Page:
In a landmark decision that could reshape copyright’s role in AI, a federal judge recently confirmed the US Copyright Office’s provisional stance on AI-generated artwork: it cannot be copyrighted.
Historically, intellectual property law has maintained that copyrights are granted exclusively to works created by humans. This recent ruling emphasizes that there’s no imminent change to this precedent.
This past Friday, US District Judge Beryl Howell supported the Copyright Office, stating that a piece of art created by AI is not open to protection.
Specifically, Judge Howell observed, “Copyright law has ‘never stretched so far’ to ‘protect works generated by new forms of technology operating absent any guiding human hand.'”
Emphasizing the importance of human creation, she noted, “Human authorship is a bedrock requirement.”
Howell was responding to a lawsuit from Stephen Thaler, the CEO of Imagination Engines, who has been at the forefront of championing copyright protection for AI-generated works.
In 2018, he credited his AI system, the Creativity Machine, as the sole creator of an artwork titled “A Recent Entrance to Paradise,” described as “autonomously created by a computer algorithm running on a machine.”
However, the Copyright Office denied the application, asserting that “the nexus between the human mind and creative expression” is essential for protection.
Challenging this decision, Thaler, who listed himself as the copyright owner under the work-for-hire doctrine, contended that AI should be acknowledged “as an author where it otherwise meets authorship criteria,” with ownership rights attributed to the AI’s owner.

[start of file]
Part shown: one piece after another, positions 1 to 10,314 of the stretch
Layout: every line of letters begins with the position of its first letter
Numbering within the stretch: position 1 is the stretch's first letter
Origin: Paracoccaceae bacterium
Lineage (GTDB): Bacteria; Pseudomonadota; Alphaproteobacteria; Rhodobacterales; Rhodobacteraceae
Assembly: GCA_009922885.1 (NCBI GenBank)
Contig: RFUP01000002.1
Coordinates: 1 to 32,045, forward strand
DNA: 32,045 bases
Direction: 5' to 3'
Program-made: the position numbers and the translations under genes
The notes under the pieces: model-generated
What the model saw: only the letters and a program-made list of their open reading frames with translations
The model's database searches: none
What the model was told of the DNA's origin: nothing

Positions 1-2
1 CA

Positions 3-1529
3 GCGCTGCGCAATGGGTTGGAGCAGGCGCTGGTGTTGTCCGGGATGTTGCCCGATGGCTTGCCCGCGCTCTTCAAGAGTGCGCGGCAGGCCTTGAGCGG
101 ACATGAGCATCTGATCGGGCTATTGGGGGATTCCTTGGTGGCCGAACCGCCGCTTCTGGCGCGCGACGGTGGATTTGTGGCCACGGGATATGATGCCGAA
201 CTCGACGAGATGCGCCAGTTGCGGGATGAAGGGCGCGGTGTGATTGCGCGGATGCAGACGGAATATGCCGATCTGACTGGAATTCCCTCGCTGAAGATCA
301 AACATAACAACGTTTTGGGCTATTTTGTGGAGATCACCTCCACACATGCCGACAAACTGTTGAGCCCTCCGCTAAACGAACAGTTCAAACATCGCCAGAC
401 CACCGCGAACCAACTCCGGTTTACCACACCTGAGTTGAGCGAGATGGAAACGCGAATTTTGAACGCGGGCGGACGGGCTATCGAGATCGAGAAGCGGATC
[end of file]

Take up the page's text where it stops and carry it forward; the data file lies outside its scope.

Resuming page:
His grievance argued the office’s refusal was “arbitrary, capricious, an abuse of discretion and not in accordance with the law” in breach of the Administrative Procedure Act.
Thaler’s core query: does a computer-generated work qualify for copyright protection?
Judge Howell remarked, “In the absence of any human involvement in the creation of the work, the clear and straightforward answer is the one given by the Register: No.”
View the lawsuit on Scribd below.
She further stated that U.S. copyright law “protects only works of human creation” and is “designed to adapt with the times.”
Making an analogy with photography, Judge Howell illustrated that while cameras reproduce a scene, they do so only after human-driven decisions, such as the subject’s placement and lighting.
When does art originate from humans?
In a first-of-its-kind case, a federal appeals court ruled that a photograph taken by a monkey wasn’t copyrightable. Howell indicated this was proof of how work isn’t copyrightable when it’s distinctively non-human origin.
However, one might argue this is precisely what happens when one utilizes AI algorithms to generate images. After all, AI-generated art is not autonomously created – it requires human input to initiate.
The copyright office recently clarified that while AI-generated content isn’t copyrightable, certain AI-assisted works might receive protection when shaped by human intervention, which could involve creating the work in a “sufficiently creative way that the resulting work constitutes an original work of authorship.”
‘Sufficiently creative’ is ambiguous wording, and it doesn’t seem like we’ve moved much closer to a unified framework for understanding AI’s relation to current copyright law.
Howell discussed how copyright law revolves around protecting human creativity, asserting, “The act of human creation — and how to best encourage human individuals to engage in that creation, and thereby promote science and the useful arts — was thus central to American copyright from its very inception.”
This is a boost to artists to now know that human-created work retains its authenticity, whereas AI-generated work doesn’t afford the same level of protection as AI-generated work.
However, this is just the tip of the iceberg for a legal terrain likely to prove exceedingly tricky and long-winded to navigate.